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Graduate Studies

If you are considering graduate work in Near Eastern Studies, this site should tell you most of what you need to know about the possibilities for such study at Princeton.

Princeton has considerable attractions to offer you. It has a large and well-known faculty, an unusually good library, five-year funding, and a pleasant small-town environment. These are not, however, the factors that should weigh most heavily with you if and when you come to choose between Princeton and the handful of other American universities offering comparable programs.

If you have been an undergraduate at an American institution, you have probably been exposed to a large and frequently changing cast of faculty. Graduate life is different: graduate students spend most of their years of study working closely with two or three faculty at most. Choosing them is more important than choosing the institution they happen to belong to.

For prospective graduate students the faculty profiles are the most important feature of this Web site and may be found under the People tab on the menu at left. You should read them all, since taken together they tell you a great deal about the character and resources of Near Eastern Studies at Princeton. It is for this reason that we have included not just core faculty in the Near Eastern Studies Department, but also part-time faculty, emeriti, and faculty in other departments. You should, however, pay special attention to the profiles of the Department's core faculty. If there are two or three faculty members whose interests and approaches mesh with yours, apply for admission to the Department.

To help you explore the interests of relevant faculty, we have included a section entitled "representative publications" in the profile of each full-time member of the Department. If you want to know us better, the first thing that you can do is to read some of what we have written.

Note, however, that while some faculty members will be closer to your interests than others, all decisions about admissions are taken by the Department as a whole.  Students are not assigned to advisors till the end of the first year of study.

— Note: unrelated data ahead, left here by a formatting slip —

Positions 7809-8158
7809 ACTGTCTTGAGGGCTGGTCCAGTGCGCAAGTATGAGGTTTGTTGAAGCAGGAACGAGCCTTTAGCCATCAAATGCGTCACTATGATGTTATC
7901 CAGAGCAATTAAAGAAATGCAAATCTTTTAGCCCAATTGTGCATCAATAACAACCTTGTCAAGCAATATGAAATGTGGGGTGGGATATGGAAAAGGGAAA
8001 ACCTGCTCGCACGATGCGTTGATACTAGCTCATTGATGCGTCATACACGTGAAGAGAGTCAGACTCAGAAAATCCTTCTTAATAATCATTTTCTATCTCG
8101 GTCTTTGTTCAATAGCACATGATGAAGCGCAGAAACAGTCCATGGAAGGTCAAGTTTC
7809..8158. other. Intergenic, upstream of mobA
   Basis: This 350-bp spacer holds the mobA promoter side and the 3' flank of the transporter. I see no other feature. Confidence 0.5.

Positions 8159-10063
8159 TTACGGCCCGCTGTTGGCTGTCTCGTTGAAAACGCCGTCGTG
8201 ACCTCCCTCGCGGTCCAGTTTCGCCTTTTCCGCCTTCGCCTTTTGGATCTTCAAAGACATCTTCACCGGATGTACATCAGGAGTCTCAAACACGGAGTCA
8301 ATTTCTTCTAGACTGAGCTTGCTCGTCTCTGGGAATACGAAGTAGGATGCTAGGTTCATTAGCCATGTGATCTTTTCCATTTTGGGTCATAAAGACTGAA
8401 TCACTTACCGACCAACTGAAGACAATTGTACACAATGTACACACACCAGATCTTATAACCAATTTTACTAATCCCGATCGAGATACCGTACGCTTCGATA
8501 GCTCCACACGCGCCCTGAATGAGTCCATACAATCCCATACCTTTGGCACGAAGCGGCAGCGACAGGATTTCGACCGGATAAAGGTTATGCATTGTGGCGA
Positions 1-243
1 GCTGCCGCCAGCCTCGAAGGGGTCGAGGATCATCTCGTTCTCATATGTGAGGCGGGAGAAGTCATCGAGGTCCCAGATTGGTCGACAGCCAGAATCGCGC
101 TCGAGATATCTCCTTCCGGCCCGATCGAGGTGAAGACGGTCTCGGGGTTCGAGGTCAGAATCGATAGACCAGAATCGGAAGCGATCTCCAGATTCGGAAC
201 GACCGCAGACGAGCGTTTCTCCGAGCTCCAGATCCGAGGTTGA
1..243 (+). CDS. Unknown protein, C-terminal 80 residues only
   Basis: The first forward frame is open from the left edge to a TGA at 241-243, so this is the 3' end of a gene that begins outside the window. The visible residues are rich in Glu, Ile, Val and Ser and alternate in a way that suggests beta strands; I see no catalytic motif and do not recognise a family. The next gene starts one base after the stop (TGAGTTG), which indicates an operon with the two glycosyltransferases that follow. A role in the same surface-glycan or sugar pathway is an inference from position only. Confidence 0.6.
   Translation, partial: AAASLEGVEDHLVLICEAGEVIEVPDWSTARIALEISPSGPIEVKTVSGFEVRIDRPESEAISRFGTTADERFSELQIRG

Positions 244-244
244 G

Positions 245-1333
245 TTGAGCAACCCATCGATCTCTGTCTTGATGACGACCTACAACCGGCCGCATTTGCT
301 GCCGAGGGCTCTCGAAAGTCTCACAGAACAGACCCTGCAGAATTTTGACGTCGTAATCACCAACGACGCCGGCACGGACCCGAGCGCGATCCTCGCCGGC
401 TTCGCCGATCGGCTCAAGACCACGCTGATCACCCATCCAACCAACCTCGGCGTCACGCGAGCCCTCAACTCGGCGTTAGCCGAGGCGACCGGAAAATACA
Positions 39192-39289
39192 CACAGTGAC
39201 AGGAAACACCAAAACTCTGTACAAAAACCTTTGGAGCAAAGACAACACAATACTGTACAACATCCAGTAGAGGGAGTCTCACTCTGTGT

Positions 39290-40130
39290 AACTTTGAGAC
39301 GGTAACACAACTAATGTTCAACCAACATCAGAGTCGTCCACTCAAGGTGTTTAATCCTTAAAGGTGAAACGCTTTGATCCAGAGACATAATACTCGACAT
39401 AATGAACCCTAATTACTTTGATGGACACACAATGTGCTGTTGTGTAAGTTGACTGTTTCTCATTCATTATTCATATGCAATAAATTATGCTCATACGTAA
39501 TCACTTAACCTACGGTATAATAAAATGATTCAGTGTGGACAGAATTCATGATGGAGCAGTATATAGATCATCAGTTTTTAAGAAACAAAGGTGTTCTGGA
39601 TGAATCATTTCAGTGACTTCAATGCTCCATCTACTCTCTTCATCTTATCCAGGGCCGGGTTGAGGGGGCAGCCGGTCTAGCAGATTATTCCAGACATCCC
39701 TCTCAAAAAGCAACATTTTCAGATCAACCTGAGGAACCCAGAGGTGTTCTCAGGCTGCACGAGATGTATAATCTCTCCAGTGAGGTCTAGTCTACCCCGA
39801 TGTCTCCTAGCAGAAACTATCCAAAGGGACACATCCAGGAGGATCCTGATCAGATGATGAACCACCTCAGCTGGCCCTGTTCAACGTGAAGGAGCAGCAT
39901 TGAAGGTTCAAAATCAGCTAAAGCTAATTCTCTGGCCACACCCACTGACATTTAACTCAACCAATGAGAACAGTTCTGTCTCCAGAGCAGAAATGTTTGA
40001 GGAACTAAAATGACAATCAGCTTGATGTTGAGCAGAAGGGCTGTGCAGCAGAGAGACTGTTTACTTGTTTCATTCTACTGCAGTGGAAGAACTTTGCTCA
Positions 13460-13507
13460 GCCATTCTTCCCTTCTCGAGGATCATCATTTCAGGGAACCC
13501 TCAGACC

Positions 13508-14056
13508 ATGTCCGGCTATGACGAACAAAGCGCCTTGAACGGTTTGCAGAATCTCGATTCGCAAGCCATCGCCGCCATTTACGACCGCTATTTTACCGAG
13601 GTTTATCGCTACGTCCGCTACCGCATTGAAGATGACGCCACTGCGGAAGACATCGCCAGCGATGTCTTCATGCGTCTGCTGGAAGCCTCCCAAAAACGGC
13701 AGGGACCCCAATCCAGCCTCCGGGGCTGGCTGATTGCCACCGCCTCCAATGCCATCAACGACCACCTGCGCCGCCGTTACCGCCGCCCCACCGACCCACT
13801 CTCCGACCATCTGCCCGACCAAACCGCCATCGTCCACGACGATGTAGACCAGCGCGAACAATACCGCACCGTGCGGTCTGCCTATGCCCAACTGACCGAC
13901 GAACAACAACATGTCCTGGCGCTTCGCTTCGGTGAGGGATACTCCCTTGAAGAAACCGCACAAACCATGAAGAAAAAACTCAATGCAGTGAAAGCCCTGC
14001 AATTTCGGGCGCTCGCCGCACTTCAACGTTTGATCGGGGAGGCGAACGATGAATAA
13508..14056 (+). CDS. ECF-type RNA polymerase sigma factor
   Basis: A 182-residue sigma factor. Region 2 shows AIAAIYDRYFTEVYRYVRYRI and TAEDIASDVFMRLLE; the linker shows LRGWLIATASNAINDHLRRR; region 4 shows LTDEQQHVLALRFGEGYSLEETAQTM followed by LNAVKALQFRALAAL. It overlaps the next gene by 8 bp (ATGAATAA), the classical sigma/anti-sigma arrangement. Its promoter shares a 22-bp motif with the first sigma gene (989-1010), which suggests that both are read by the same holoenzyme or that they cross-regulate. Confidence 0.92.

To apply, you should begin with the Graduate School Admissions Web page at; instructions about the electronic application process ( and other information about admissions may be found there. Simply follow the instructions.
We will read the materials you submit with care. Among other things, we will be looking for evidence that you have already directed some time and effort to Near Eastern Studies at the undergraduate or MA level, that you have the ability to do research using primary sources, ideally ones in a Near Eastern language, and that you know how to analyze and explain, and not just describe. We also need to see that you have demonstrated at least the linguistic ability needed to acquire a Near Eastern Language; in fact we would much prefer you to have already embarked on the study of one.  While we are definitely not looking to see a dissertation proposal from you at this point in your career, we would still like to know what preliminary ideas you may have about problems or topics that you think might interest you when you get to that stage.
As part of the admission process, we invite all short-listed applicants to visit Princeton for a weekend in late February for interviews with faculty, seminars in which the applicants give brief presentations on some research topic of interest to them, and meetings with current graduate students. The visit affords an opportunity for better acquaintance and may therefore be to the candidate's advantage. It is not, however, a necessary condition of admission. We offer partial reimbursement of travel expenses and provide some meals and accommodation.